Korean

Sandara Park in the Philippines

 

Sandara Park in the Philippines

 

사랑합니다, Omonim… Abonim.


This morning, I was awakened by the clinking of chopsticks and my parents-in-law’s conversation over breakfast. If it had been an ordinary day, I would have hit the hay again, but today is Parent’s Day and I had to get up to greet them. I set the alarm at 7 before going to bed last night, because that’s the time my in-laws usually wake up, but they got up pretty early. It was a few minutes past 6 when I heard them in the dining room.


사랑합니다, Omonim… Abonim.

This morning, I was awakened by the clinking of chopsticks and my parents-in-law’s conversation over breakfast. If it had been an ordinary day, I would have hit the hay again, but today is Parent’s Day and I had to get up to greet them. I set the alarm at 7 before going to bed last night, because that’s the time my in-laws usually wake up, but they got up pretty early. It was a few minutes past 6 when I heard them in the dining room.


Buddha’s Birthday at 반야사

 

The nearest Buddhist temple to our place is just across the road. In fact I pass it every time I go to work. It’s small and hidden up a small hill behind ample tree cover. In fact you’d miss it completely if it were for the multicoloured lanterns which line the street from early April, lanterns which are of course in anticipation of today, Buddha’s Birthday.


어린이날: Children’s Day

Since last week, my students have been bugging me to give them free time for the whole period as a gift for them on Children’s Day. Of course, I would not let them waste forty minutes in the classroom just chattering or playing on … Continue reading

어린이날: Children’s Day

IMG_0210Since last week, my students have been bugging me to give them free time for the whole period as a gift for them on 


An Old Fisherman’s Advice

 

We were walking around Jumunjin Harbour on an early April morning. The sun was warm and the docks were busy with tourists and workers. Underneath the carpark the wharf was busier than usual. Long gone were the fish sellers, moved to another less in the way location of the port, so to see so much coming and going was unusual. While not regulars in Jumunjin port, we would be more regular that most and seeing a flurry activity as such was something reserved for the height of the squid season, and it was not that time of year yet.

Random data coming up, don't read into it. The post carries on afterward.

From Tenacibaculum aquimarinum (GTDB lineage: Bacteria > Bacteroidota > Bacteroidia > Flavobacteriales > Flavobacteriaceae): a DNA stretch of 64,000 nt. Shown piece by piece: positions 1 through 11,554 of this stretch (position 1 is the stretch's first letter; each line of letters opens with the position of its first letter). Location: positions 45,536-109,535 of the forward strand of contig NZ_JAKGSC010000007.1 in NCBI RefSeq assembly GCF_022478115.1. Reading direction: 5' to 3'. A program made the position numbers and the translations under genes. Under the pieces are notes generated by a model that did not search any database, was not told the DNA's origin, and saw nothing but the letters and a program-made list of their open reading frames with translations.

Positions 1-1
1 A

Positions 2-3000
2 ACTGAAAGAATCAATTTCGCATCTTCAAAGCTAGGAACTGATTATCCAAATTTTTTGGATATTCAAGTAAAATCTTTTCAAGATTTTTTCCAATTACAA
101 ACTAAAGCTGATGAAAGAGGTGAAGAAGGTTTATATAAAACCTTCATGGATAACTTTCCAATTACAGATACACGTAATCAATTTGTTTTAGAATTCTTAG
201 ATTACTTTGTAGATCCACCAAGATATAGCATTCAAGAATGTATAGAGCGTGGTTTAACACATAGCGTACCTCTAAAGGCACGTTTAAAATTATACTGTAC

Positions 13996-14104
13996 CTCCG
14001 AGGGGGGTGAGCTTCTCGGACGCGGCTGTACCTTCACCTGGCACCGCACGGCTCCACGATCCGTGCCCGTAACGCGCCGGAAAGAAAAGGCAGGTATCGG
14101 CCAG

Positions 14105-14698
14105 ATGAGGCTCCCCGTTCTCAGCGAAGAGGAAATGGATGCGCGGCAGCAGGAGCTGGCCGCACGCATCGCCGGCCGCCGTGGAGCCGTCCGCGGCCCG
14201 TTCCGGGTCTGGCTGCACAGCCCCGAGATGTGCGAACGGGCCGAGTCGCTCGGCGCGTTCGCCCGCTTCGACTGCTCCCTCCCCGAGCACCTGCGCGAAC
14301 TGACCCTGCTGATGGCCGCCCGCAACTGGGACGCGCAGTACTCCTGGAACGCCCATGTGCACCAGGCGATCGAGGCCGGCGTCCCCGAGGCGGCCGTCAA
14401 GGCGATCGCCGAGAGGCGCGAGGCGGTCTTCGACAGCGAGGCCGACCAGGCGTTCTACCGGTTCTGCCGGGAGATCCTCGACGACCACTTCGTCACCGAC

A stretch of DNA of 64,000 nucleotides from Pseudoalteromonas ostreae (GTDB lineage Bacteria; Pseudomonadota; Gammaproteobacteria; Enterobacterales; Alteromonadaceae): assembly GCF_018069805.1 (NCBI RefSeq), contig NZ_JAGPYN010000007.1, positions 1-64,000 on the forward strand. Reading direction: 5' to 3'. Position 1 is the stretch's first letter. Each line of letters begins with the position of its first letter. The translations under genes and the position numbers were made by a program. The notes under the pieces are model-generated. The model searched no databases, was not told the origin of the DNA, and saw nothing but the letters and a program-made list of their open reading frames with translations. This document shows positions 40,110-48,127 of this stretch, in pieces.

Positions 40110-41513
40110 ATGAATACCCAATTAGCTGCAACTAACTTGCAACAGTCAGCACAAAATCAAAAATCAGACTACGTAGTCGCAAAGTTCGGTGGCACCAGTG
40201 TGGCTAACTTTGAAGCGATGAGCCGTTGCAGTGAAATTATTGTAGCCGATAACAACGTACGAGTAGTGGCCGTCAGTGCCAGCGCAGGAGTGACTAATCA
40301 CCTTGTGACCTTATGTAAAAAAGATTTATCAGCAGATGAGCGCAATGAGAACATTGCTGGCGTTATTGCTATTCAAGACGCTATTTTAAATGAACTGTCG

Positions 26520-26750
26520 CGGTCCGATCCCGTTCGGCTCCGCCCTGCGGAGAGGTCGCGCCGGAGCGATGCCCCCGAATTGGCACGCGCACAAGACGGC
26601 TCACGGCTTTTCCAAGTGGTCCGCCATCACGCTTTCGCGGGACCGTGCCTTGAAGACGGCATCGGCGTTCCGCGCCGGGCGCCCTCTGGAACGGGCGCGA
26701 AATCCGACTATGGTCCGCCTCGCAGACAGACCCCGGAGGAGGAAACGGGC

We edged closer, hopping over river sized puddles and landing on tiny atolls of uneven concrete, until we came to what was of so much anxiety and interest to the workers and curious visitors. On the concrete were nets and nets full of fish. They were litterally exploding with them. To see nets this full in a small port like Jumunjin, where even in their tourist markets they mostly sell farmed fish, was a delight. There were wheelbarrows full to bursting being shoved past, and nets being stretched long for cleaning and recasting. Of greatest interest though was the a stocky greying man, sitting on a plastic chair pulling the fish from the nets.


PEN Reading in Jukjeon, April 26

Just a little announcement regarding an exciting event which I’ll be participating in this Saturday afternoon in Jukjeon, Yongin. There is a PEN Korea poetry reading by Korean and foreign poets based in Korea taking place and yours truly will be one of the readers. Expect a good eclectic mix of readers in a relaxed […]

How Koreans Celebrate Their 70th Birthday

Last Sunday, my husband’s third uncle celebrated his 70th birthday known as 고희 (gohui) or 칠순 (chilsun) in Korea. Korean seniors have three special birthdays to celebrate: 환갑 (hwanggap or the 60th birthday), 고희/칠순 (gohui/chilsun or the 70th birthday) and 팔순 (palsun or the 80th birthday). Traditionally, the 60th birthday was the one celebrated lavishly, since in the olden days, few people lived to be 60, but now that the average life expectancy in Korea has risen due to medical advancement and better quality of life, some Koreans don’t celebrate the 60th birthday anymore. Instead, the celebration is done on their 70th (or 80th) birthday.

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